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dc.contributor.supervisor Singer, Jonathan (Kinesiology and Recreation Management) Leiter, Jeffrey (Kinesiology and Recreation Management) en_US
dc.contributor.author Bellemare, Alixandra
dc.date.accessioned 2019-09-17T17:53:56Z
dc.date.available 2019-09-17T17:53:56Z
dc.date.issued 2019 en_US
dc.date.submitted 2019-09-13T21:20:29Z en
dc.identifier.uri http://hdl.handle.net/1993/34288
dc.description.abstract PROBLEM: Lower limb injury rates are on the rise in conjunction with increased leisure activity participation. These injuries can occur due to contact, or due to an individual’s movement. Injury risk screening has become more prevalent due to this rise in injury rates, but there is no general consensus in the current literature about how an individual’s movement will change when performing multiple jumps or landing tasks, as well as when in a fatigued state. This is important as these tests may better correlate with real-life task execution in practice and competition. PURPOSE: To assess the biomechanics of individuals performing bilateral and unilateral consecutive jump tasks pre- and post-fatigue, and to determine if there are any changes to these movements. METHODS: A protocol consisting of consecutive bilateral counter movement jumps (CMJ) and consecutive forward moving single foot jumps (FMSFJ) was assessed pre- and post-fatigue in a healthy athletic population. RESULTS: Main effects of jump type and fatigue were found in 13 and 8 of the 16 variables, respectively. Participants landed in a less flexed position at the trunk, hip, knee, and ankle in the FMSFJ compared to the CMJ, as well as less flexed in both jump protocols post-fatigue, at initial contact and peak flexion. Participants also showed more hip and knee abduction at peak landing in the CMJ protocol, and in pre-fatigue conditions. CONCLUSIONS: Comparing the CMJ and FMSFJ protocols, data suggest the landings produced in the CMJ are less risky, as these jumps are performed with larger peak joint angles in the sagittal plane. However, due to potential greater risk with the FMSFJ, this jump protocol may be better for assessing future injury risk in an athletic population, while the CMJ protocol may be better for assessing participant sensitivity to fatigue. en_US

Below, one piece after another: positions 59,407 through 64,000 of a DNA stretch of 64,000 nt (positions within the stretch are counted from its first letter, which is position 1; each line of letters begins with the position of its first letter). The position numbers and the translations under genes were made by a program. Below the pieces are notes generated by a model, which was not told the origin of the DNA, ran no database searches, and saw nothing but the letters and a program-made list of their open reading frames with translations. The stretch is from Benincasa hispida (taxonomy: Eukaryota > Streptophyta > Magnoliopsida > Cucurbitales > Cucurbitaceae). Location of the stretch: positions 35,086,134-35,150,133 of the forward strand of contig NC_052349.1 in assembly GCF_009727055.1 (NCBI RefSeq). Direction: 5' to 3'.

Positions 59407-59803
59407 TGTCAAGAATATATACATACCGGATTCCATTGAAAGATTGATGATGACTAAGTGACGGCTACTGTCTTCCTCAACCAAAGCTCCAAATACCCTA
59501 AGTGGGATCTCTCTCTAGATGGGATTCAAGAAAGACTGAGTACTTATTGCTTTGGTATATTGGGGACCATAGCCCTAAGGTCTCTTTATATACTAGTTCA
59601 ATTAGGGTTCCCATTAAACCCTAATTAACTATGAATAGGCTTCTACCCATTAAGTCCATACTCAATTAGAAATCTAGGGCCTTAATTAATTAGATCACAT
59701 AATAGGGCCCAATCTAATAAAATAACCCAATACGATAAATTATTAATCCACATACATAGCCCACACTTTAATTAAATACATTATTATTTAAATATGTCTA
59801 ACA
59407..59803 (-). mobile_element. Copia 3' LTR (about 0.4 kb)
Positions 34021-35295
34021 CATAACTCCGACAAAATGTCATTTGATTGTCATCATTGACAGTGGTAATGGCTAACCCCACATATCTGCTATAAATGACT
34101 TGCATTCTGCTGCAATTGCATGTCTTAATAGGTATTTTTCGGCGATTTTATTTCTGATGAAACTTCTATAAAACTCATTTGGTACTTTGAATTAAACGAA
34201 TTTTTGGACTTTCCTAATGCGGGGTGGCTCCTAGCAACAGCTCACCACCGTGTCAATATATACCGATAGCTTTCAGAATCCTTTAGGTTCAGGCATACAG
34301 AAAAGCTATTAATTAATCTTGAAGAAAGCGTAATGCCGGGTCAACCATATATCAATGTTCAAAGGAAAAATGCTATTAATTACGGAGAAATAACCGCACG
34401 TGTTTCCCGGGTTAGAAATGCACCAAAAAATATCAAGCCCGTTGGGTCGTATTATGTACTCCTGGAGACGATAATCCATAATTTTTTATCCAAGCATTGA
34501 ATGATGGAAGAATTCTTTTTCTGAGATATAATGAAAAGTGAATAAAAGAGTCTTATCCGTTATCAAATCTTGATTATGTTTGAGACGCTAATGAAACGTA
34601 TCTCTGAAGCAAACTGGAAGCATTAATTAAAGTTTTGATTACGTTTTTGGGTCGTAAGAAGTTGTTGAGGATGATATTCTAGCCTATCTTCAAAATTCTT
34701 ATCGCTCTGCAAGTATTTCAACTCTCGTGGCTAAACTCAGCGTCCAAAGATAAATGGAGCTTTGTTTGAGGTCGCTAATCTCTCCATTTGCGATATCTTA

dc.subject Injury en_US
dc.subject Injury prevention en_US
dc.subject Lower limb en_US
dc.subject Movement assessment en_US
dc.title The effects of fatigue on consecutive unilateral and bilateral jump task execution en_US
dc.degree.discipline Kinesiology and Recreation Management en_US
dc.contributor.examiningcommittee Glazebrook, Cheryl (Kinesiology and Recreation Management) Peeler, Jason (Human Anatomy and Cell Science) en_US
dc.degree.level Master of Science (M.Sc.) en_US
dc.description.note February 2020 en_US


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